Additional Water Sports: There are plenty of other adrenaline-kicking water sports to enjoy closer to shore; try your hand at windsurfing, kite-surfing, snorkeling, para-sailing and water-skiing. There are plenty of places to rent equipment and/or hire a guide, just inquire at the front desk or information booth at any major hotel or tour operator desk.
For those who want a break from the sun and surf, St Lucia offers a plethora of other daytime activities.
Hiking: Boasting 19,000 acres of rain forest and 29 miles of hiking trails, St Lucia is a lush haven for visitors who enjoying hiking. Hotels and tour operators can arrange organized hikes, or pack a lunch and explore one of the many well- marked paths on your own. There are a multitude of trails to choose from, encompassing all levels--from basic, one-mile strolls along former plantation grounds and beachside walks past leatherback turtle sanctuaries to the more strenuous trek up to the top of Gros Piton. While hiking, be on the lookout for colorful plants, gushing waterfalls and rare wildlife, including the rainbow-hued Jacquot parrot, St Lucia's national bird.
Golf: Those itching for some tee time can take a swing at one of St Lucia's 3 golf courses, including the world-class Sandals Regency Golf Resort & Spa at La Toc, situated along the oceanfront's crescent-shaped white sand beach. With swaying palm trees and views of the sparkling Caribbean Sea, the tropical setting creates an unforgettable backdrop to the green links. For more information, visit our St. Lucia Golf page.
Cricket: A popular game from St Lucia's British colonial days, cricket is one of the island's leading spectator sports (St Lucia was one of the Caribbean islands picked to host the International Cricket World Cup in 2007.) Visitors can catch a match during their visit; cricket season is officially from March-August, but friendly fete matches are played year round.
When the sun goes down, the nightlife heats up in St Lucia; from laidback, sandy beach bars to high-energy European-style nightclubs, there's something for everyone. For a truly unique experience, attend the popular 'jump-up' block parties held every Friday at Gros Islet and Anse la Raye (both towns are conveniently nearby to Castries); come sundown, the towns come alive with music and partying as the roving street party fills with locals and tourists eating, drinking and dancing in the streets. At Gros Islet, street vendors sell stall after stall of barbequed meats, rice'n'beans, Creole-influenced dishes and St Lucia's own Piton beer while calypso and steel drum bands play on the streets' makeshift stages. Another popular street party is Seafood Fridays jump up hosted by the fishing village of Anse la Raye; waterfront stalls serve up a delicious selection of fresh seafood--clam bakes, fish stew, conch and crab dishes, barbequed mahi-mahi and grilled-on-the-spot lobster--while the rum and reggae keep on flowing well past midnight.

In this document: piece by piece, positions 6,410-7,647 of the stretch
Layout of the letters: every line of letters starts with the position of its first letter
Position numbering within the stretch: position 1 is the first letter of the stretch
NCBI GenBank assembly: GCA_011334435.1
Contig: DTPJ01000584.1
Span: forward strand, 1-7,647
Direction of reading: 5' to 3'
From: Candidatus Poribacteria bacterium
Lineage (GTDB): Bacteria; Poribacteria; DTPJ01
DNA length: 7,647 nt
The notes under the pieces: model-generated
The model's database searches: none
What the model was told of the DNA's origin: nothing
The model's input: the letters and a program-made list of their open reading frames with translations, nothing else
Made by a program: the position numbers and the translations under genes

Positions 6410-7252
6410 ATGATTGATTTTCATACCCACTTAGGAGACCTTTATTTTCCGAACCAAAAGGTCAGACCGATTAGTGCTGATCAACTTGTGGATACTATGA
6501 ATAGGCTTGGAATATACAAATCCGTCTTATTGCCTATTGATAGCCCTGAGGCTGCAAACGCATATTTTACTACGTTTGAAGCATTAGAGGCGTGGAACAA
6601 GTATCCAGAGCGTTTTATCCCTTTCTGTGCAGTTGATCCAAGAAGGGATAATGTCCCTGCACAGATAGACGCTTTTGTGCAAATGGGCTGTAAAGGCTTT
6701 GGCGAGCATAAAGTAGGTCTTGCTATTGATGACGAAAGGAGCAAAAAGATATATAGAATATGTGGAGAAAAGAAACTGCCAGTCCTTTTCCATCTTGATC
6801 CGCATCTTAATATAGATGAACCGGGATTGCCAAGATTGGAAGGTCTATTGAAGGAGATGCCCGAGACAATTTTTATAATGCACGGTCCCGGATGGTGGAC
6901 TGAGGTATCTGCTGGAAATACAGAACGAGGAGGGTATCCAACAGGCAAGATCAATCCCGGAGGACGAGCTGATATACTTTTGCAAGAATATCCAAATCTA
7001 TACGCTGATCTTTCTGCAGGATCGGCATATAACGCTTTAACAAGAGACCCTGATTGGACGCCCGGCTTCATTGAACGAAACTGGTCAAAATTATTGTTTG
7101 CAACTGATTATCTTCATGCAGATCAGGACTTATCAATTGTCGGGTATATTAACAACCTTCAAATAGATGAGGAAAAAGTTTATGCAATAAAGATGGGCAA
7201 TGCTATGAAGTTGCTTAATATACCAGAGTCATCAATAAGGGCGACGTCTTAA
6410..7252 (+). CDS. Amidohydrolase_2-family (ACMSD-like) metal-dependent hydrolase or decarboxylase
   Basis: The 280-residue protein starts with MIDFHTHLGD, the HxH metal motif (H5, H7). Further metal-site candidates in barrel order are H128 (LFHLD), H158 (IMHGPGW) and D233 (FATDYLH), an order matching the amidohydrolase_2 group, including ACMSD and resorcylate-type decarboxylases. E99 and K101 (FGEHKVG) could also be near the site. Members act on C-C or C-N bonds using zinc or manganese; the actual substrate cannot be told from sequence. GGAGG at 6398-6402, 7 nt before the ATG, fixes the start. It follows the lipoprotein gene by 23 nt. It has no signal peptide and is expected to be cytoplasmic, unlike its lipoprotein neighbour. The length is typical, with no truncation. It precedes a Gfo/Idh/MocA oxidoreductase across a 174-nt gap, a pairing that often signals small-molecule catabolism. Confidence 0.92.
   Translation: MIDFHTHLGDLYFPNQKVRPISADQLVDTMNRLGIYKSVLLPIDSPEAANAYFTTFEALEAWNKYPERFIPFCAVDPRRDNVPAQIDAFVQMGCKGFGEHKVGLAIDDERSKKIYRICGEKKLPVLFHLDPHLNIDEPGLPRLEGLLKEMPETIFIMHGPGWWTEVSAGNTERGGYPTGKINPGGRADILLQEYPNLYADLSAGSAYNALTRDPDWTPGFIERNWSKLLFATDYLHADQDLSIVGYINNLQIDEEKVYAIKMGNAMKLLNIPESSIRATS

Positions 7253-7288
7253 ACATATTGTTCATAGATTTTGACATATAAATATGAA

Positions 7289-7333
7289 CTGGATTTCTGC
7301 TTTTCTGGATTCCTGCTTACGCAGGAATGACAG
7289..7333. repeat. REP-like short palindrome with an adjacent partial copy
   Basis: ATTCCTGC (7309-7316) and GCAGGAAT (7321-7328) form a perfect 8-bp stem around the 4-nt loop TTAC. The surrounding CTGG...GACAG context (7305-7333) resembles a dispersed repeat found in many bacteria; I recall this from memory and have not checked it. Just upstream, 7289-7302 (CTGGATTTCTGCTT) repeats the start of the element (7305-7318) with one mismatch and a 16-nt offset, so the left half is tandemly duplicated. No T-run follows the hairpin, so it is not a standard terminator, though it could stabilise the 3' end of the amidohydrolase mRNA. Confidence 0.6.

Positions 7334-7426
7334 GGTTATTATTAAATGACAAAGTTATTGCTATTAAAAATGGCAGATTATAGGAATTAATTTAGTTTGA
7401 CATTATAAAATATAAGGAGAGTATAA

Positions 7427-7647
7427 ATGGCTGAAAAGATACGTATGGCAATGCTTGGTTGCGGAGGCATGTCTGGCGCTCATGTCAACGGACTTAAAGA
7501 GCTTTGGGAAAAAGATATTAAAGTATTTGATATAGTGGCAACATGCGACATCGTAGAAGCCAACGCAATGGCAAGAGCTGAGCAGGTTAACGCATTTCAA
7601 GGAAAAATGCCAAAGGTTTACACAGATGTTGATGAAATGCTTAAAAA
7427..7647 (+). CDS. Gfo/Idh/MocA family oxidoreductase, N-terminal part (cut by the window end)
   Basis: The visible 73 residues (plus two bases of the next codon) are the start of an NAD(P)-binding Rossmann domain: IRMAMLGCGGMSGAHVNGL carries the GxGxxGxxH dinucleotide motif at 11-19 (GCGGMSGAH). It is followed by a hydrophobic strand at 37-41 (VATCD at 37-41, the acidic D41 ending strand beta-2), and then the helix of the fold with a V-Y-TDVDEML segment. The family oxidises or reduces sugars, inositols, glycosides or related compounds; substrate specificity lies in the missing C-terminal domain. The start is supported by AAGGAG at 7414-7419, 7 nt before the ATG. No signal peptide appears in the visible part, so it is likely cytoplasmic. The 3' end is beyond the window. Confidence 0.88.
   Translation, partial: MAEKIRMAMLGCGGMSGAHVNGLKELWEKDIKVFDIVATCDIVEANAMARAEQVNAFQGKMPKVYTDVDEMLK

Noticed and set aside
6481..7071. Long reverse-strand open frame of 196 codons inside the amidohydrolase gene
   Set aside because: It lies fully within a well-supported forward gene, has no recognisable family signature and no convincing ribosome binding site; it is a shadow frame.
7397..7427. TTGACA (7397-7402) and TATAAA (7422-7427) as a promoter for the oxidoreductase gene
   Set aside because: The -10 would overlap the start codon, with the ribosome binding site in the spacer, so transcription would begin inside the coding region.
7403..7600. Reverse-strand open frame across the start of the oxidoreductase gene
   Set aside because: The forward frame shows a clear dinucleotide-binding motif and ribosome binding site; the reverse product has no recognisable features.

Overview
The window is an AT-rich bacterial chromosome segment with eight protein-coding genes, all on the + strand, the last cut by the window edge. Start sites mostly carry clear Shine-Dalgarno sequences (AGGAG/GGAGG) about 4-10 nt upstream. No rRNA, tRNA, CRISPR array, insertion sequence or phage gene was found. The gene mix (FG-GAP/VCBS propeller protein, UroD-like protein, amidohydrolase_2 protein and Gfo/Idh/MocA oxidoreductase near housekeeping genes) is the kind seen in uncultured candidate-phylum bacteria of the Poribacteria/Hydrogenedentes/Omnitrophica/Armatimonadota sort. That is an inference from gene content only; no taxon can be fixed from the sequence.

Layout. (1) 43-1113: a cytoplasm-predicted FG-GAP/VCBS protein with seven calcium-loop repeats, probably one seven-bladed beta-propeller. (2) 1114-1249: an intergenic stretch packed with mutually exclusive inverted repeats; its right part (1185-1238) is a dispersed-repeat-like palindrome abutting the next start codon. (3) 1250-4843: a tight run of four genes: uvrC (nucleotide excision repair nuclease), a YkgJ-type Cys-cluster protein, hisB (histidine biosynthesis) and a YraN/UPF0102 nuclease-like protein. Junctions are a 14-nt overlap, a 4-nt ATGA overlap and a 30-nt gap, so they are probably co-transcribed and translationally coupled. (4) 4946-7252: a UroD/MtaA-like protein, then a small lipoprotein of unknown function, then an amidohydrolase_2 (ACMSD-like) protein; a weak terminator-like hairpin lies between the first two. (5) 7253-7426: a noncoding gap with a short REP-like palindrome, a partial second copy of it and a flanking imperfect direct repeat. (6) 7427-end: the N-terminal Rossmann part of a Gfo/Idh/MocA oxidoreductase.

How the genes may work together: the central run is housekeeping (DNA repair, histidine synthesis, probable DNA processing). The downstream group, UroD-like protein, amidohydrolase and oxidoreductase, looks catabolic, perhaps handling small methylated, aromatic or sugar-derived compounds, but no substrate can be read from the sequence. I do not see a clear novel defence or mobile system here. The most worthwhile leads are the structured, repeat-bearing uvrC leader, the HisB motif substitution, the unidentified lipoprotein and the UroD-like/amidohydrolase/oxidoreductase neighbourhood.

Notable Calendar Events
While there are festivals and local parties celebrated on the island throughout the year, below are several highlight events worth noting for the calendar:
January: St Lucia's Food & Rum Festival is a gastronomic celebration of innovative Caribbean-style cooking, delicious rum cocktails and St Lucia's fresh, tropical ingredients. The four-day event includes chef and bartender demonstrations, tasting sessions with various rum distilleries, special dinners hosted by top chefs and nightly outdoor musical concerts.
May: During the month of May, upbeat jazz tunes take over the island during their celebrated St Lucia Jazz Festival. Drawing in thousands of visitors and many renowned, performing musicians--including Anita Baker, Wynton Marsalis, Patti Labelle and UB40--the festival is considered one of the premiere musical events in the Caribbean.
June-July: The most extravagant--and fun-filled--event on the island is St Lucia's Carnival. St Lucia is also the only island in the Caribbean to celebrate Carnival during the summer (Carnival is typically held in February and March in accordance with Mardi Gras and Ash Wednesday) so many visitors from neighboring islands also come to attend the festival. The month-long festivities--which include nightly musical performances and events such as steel drum contests--culminate with a grand parade in mid-July, where throngs of revelers pack the streets of Castries dressed in flamboyant costumes and dance to the beat of calypso and soca tunes wafting through the air.